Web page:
Quick map: Dwaven Outpost

Well, the the title of the post says it all: I was sitting all bored at the university occupation/squat and started doodling maps. I just had the stuff out and decided to share. Not as cool as Dyson’s but you might be interested. Also I don’t have fancy photoshops skillz as it’s early in the morning so image quality is teh suck.

Dwarven Outpost is meant to be a small dwarven/drow/trollish/duergar/svartalfar outpost/colony/sublevel.

Entrance is from the east, leads to a room with arrowslits and a trapped, locked door, then to a short corridor blocked by a portcullis. Pit traps before and after portcullis, then another trapped, locked door. It opens on the guardpost with annexed guard room on the west. Forges on the south, temple west, library northeast, workshops and living quarters north, with private rooms clustering around workshops. Northwest is supposed to be some kind of military highquarter, with stairs downwards to cisterns and underground river. Plenty of secret doors allow extensive freedom of movement and deep-strike ability in case of siege.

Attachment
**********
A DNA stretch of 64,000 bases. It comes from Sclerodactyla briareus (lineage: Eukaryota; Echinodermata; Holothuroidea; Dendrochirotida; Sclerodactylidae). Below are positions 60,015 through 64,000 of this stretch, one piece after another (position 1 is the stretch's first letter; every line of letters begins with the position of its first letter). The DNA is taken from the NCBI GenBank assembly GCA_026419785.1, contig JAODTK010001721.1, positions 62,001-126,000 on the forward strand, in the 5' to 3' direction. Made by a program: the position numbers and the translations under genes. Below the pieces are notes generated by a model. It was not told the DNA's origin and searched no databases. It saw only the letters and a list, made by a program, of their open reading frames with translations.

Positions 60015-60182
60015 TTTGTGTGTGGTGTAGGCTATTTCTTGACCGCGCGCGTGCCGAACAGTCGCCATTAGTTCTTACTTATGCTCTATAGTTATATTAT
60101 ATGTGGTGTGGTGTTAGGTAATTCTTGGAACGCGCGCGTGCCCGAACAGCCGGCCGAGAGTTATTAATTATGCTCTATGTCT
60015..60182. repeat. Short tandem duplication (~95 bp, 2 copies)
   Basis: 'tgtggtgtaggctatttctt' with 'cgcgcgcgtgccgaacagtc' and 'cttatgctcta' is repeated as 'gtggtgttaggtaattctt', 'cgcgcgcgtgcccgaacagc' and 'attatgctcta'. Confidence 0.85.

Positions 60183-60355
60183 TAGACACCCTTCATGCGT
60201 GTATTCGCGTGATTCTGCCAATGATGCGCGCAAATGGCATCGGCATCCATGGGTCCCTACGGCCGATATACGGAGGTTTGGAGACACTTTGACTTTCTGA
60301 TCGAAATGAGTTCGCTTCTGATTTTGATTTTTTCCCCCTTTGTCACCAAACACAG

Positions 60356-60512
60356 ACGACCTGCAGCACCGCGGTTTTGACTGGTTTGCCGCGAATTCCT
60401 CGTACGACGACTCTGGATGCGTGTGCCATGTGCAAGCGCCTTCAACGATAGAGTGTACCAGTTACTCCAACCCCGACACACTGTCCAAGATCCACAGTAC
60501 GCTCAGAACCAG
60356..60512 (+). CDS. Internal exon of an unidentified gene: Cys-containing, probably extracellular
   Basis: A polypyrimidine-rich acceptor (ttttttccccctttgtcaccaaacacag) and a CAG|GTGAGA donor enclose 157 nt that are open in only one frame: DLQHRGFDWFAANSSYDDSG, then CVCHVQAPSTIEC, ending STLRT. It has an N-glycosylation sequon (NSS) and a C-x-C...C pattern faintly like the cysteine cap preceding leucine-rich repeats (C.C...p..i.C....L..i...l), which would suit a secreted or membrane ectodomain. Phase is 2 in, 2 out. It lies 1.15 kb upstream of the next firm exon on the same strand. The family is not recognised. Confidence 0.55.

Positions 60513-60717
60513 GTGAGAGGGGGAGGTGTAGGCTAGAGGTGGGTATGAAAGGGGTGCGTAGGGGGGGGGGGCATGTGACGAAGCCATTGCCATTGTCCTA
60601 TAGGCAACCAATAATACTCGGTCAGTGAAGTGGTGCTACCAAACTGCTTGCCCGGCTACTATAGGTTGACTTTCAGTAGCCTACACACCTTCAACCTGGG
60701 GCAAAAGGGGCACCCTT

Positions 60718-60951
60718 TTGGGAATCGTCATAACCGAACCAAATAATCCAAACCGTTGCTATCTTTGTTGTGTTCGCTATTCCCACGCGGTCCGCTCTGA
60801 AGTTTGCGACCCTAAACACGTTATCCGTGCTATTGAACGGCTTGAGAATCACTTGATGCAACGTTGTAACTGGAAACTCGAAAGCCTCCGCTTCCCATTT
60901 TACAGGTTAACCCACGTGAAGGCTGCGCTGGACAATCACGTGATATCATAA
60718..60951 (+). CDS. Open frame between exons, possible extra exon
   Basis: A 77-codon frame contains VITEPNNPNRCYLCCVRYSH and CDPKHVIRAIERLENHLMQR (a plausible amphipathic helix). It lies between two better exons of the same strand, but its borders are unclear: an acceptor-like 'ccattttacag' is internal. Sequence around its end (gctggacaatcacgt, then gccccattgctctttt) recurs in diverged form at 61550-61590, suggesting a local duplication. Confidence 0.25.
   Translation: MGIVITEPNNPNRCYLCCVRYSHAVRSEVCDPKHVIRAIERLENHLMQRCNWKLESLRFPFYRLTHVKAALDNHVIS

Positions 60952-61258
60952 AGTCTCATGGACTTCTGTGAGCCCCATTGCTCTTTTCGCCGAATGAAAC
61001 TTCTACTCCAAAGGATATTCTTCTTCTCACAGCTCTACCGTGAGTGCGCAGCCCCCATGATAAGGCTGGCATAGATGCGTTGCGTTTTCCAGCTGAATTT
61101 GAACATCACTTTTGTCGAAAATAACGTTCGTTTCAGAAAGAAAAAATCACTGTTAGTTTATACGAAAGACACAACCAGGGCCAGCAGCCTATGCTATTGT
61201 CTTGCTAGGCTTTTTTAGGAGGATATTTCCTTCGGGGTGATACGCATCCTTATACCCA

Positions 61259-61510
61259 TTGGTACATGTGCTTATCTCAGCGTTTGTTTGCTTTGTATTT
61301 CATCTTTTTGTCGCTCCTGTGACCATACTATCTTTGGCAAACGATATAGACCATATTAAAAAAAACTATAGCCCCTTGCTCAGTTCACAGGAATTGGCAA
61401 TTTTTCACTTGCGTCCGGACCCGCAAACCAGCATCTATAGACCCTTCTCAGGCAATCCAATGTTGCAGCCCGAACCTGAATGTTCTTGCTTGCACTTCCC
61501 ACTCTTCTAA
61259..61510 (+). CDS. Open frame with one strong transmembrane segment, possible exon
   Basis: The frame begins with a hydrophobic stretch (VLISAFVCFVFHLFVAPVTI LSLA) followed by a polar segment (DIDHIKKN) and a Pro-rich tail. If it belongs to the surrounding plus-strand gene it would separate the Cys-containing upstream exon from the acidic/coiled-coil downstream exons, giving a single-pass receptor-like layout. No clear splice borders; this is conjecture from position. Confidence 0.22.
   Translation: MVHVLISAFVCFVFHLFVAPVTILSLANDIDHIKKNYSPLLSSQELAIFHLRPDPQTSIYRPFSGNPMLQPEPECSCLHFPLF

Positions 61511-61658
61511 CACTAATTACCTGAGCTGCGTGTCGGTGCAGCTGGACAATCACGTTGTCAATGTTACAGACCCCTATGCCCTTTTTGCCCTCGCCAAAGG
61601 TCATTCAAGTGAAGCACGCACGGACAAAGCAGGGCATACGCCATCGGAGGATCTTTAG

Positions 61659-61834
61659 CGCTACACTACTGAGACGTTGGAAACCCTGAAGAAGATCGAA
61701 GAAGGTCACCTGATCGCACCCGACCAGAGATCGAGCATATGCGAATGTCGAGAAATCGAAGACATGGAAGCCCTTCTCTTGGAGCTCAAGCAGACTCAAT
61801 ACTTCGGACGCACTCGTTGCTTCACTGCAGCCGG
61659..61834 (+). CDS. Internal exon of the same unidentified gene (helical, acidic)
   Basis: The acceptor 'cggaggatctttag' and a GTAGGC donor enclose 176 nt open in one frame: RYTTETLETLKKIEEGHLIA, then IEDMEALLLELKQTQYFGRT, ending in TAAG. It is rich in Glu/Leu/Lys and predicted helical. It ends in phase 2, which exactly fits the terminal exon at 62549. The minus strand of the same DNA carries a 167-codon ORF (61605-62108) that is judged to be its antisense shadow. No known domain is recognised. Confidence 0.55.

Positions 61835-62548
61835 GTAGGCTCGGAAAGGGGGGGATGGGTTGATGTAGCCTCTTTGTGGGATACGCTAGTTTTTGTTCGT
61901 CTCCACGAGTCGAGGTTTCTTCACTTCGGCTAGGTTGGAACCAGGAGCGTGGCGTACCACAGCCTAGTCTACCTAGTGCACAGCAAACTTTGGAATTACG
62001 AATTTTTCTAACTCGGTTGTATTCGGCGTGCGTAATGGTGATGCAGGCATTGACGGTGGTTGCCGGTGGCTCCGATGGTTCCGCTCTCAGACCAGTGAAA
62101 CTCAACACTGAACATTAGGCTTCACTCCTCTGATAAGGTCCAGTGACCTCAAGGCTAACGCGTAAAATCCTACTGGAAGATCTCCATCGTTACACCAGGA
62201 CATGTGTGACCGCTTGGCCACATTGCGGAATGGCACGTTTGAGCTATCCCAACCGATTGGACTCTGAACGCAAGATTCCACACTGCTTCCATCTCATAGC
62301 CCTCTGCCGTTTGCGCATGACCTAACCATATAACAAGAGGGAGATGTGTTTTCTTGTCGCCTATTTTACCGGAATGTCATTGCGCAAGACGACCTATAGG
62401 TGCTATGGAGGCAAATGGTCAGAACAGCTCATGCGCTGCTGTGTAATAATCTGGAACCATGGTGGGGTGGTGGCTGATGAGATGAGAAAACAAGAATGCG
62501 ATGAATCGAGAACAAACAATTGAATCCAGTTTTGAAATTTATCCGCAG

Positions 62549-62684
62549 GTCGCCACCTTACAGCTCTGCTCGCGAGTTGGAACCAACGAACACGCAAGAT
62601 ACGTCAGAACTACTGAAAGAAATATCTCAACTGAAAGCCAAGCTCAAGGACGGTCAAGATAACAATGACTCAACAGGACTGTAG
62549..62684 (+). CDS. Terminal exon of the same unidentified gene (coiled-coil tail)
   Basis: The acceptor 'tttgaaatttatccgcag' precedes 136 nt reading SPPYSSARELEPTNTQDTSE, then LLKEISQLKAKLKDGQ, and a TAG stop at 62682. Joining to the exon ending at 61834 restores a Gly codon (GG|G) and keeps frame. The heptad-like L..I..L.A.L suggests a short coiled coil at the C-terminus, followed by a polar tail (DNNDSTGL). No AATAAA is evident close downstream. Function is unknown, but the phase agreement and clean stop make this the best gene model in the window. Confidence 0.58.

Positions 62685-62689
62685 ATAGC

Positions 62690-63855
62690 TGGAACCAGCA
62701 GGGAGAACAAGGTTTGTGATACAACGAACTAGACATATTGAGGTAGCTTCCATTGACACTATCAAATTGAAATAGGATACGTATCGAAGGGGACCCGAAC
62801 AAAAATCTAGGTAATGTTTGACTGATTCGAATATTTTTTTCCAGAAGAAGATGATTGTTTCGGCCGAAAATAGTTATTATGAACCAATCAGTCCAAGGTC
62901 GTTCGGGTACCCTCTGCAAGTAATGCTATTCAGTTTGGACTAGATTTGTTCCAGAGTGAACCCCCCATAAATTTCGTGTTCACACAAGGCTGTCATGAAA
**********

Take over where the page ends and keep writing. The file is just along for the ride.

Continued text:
Strategic note: in case your players want to go rampage on the occupiers and invade try to leave a front less protected, letting some weak isolated defenders fall back, then surround the attacker via secret passages or other means. Sometimes it works, sometimes not, but it’s always great fun trying to outmaneuver anyone with steel-clad dwarves.